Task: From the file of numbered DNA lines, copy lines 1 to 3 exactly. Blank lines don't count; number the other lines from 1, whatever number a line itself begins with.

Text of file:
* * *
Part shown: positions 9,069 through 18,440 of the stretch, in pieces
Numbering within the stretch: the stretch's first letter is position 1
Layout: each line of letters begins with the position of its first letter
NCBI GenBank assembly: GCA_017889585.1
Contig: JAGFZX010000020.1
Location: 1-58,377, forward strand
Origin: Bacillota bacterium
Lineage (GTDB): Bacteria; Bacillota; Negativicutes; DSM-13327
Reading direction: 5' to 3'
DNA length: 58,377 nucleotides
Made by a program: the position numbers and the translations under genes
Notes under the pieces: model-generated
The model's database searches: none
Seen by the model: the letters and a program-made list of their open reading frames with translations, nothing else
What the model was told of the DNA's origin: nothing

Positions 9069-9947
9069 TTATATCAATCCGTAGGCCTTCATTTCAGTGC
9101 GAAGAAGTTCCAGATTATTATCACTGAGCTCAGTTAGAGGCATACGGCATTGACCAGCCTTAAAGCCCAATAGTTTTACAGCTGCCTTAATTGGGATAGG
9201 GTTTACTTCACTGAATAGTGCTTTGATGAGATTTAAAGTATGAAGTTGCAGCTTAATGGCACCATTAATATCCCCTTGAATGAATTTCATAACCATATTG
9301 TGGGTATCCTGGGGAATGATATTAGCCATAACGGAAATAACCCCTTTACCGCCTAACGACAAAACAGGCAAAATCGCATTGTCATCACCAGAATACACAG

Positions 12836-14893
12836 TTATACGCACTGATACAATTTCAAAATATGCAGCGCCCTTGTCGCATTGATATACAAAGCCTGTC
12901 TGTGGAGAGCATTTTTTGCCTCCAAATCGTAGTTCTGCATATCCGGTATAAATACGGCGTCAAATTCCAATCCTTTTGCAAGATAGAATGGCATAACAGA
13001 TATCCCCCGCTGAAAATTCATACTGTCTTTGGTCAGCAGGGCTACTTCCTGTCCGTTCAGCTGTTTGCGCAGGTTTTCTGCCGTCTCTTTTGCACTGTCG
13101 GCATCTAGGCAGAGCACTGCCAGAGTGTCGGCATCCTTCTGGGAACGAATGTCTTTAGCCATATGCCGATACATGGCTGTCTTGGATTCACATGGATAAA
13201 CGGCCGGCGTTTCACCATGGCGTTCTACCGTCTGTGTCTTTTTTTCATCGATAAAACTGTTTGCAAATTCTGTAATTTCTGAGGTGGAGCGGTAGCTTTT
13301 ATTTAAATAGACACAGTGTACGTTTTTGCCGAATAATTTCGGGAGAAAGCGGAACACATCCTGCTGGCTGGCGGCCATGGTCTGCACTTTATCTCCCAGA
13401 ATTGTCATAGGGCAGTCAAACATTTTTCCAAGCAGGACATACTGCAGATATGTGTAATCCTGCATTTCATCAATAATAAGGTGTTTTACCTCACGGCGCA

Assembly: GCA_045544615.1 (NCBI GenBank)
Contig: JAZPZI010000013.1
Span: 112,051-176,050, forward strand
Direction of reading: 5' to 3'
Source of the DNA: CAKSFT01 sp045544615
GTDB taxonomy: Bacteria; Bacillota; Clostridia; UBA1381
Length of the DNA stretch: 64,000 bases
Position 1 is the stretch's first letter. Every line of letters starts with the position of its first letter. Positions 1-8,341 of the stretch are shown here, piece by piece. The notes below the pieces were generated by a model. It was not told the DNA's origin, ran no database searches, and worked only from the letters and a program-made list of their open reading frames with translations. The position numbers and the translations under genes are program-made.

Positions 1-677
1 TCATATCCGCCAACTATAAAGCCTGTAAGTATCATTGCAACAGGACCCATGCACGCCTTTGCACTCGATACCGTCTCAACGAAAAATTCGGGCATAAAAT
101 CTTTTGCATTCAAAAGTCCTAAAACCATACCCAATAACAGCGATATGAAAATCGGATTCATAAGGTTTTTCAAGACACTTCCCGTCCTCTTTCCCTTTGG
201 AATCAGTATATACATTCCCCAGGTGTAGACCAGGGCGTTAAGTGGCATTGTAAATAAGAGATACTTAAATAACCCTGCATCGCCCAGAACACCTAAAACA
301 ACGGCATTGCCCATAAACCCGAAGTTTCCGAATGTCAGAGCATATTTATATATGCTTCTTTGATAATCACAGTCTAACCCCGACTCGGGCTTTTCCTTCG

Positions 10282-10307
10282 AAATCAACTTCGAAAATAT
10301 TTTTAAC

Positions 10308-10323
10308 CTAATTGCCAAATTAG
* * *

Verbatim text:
Part shown: positions 9,069 through 18,440 of the stretch, in pieces
Numbering within the stretch: the stretch's first letter is position 1
Layout: each line of letters begins with the position of its first letter